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Pet Friendly House

Essential Oils and Dogs & Cats: Which Essential Oils Are Toxic to Pets?

Picture of essential oils, with herbs and flowers in the background

Are essential oils dangerous to our pets? You’ve probably asked yourself this question before if you’ve ever used a diffuser and if you typically like it when your home smells nice. Most people have at least a seemingly harmless lavender oil in their home, right? But the truth is that essential oils that are safe for human use might not necessarily be safe for dogs and cats, and even other household pets. 

Pet metabolisms differ from ours and while there is a belief according to which ‘natural’ products can’t do them harm, in some cases this is not true. Undiluted tea tree oil can cause real harm to a pet. 

Let’s look at which essential oils are toxic to dogs and cats and let’s also find out which of them can pose a health threat to birds, too. 

For all types of animals

If you need an answer really quickly, we’ll tell you that some of the most toxic essential oils for pets of any kind are citrus oil, melaleuca oil (tea tree oil), pennyroyal oil, eucalyptus, and pine oil. Liquid potpourri could contain detergents that might be quite caustic and could cause severe gastrointestinal upset or skin damage. Other concentrated essential oils, such as cinnamon or peppermint, can also cause skin irritation, especially if they are undiluted.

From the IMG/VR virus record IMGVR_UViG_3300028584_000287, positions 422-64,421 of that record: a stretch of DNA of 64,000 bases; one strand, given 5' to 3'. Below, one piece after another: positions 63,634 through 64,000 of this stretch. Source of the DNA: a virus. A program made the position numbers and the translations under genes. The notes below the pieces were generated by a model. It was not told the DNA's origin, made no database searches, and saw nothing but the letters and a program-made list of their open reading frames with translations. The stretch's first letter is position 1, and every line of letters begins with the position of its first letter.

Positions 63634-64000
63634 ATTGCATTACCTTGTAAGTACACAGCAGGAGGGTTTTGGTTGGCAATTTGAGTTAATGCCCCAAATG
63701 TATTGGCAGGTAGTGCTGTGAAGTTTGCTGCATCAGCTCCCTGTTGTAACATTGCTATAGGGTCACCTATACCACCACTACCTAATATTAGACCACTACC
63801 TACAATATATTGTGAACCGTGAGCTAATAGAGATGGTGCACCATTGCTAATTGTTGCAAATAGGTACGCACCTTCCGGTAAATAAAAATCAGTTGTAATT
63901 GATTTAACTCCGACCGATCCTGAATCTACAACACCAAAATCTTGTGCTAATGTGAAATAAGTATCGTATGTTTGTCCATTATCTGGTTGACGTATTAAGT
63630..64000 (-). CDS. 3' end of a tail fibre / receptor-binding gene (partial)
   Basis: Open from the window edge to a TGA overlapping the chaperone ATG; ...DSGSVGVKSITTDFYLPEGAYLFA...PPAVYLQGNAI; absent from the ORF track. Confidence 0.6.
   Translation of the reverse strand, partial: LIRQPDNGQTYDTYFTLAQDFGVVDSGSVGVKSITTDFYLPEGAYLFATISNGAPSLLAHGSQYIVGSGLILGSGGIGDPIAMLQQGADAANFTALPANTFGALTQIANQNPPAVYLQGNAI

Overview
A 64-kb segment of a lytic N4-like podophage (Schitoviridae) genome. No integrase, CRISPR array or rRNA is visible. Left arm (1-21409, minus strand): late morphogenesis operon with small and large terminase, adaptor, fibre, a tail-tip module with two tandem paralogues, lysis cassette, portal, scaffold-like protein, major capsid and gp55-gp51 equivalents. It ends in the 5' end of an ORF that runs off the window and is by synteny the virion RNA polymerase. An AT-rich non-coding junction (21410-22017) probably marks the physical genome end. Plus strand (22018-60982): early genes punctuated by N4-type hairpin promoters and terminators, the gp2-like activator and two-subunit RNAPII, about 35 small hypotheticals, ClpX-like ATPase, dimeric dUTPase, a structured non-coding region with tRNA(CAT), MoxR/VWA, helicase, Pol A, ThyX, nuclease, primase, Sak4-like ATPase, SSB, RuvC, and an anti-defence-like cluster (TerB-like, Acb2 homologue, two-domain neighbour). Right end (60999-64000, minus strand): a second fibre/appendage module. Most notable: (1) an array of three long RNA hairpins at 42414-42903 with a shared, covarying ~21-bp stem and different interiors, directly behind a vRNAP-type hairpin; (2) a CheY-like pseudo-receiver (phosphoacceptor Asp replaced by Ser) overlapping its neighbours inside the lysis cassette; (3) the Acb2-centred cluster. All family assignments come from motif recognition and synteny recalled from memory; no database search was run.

Picture of a dog in a field of lavender

Which essential oils are toxic to dogs?

Tea tree oil toxicosis is one of the most commonly encountered ones in dogs. This product is manufactured from the leaves of the Melaleuca alternifolia plant. It is a mixture of over one hundred unique components, and terpenes make up around 60% of that — and they are known for being metabolized by the liver.

If your dog has come in contact with tea tree oil or you’ve made the horrible mistake of applying some to his coat or worse, directly to his skin, there are a variety of symptoms that you could notice within 1 to 8 hours following the application. If the dog has licked the spot, it has basically gone into his system, so some of the first clinical signs that are noticeable range from coma and unresponsiveness to depression, inability to walk, shaking, or tremoring. If you notice such symptoms, take your dog to the vet as soon as possible.

Due to its concentration, tea tree oil can also cause skin burns or irritations but they are without a doubt less severe compared to the central nervous clinical signs that we’ve detailed above. However, the oil produces an uncomfortable feeling on the pet’s skin, which is why most dogs will want to alleviate it by licking the area. And that’s how the tea tree oil ends up in their systems. 

If you have the suspicion that your dog ended up ingesting TTO and you take him or her to the vet, what you should expect is some blood work, the beginning of a treatment where the liver is protected and supported, and even some activated charcoal as it could remove the toxins from your dog’s body. Supportive treatments like administering intravenous fluids to maintain blood pressure and hydration are usually necessary, as well. 

But where does tea tree oil come from? A wide variety of products for humans contain it and they range from antiseptics and fungicides to skin care agents, and even products for respiratory disorders and aromatherapy. In animals, it can be found in pet shampoo, anti-allergy, and anti-parasitic products, and also in antiseptics.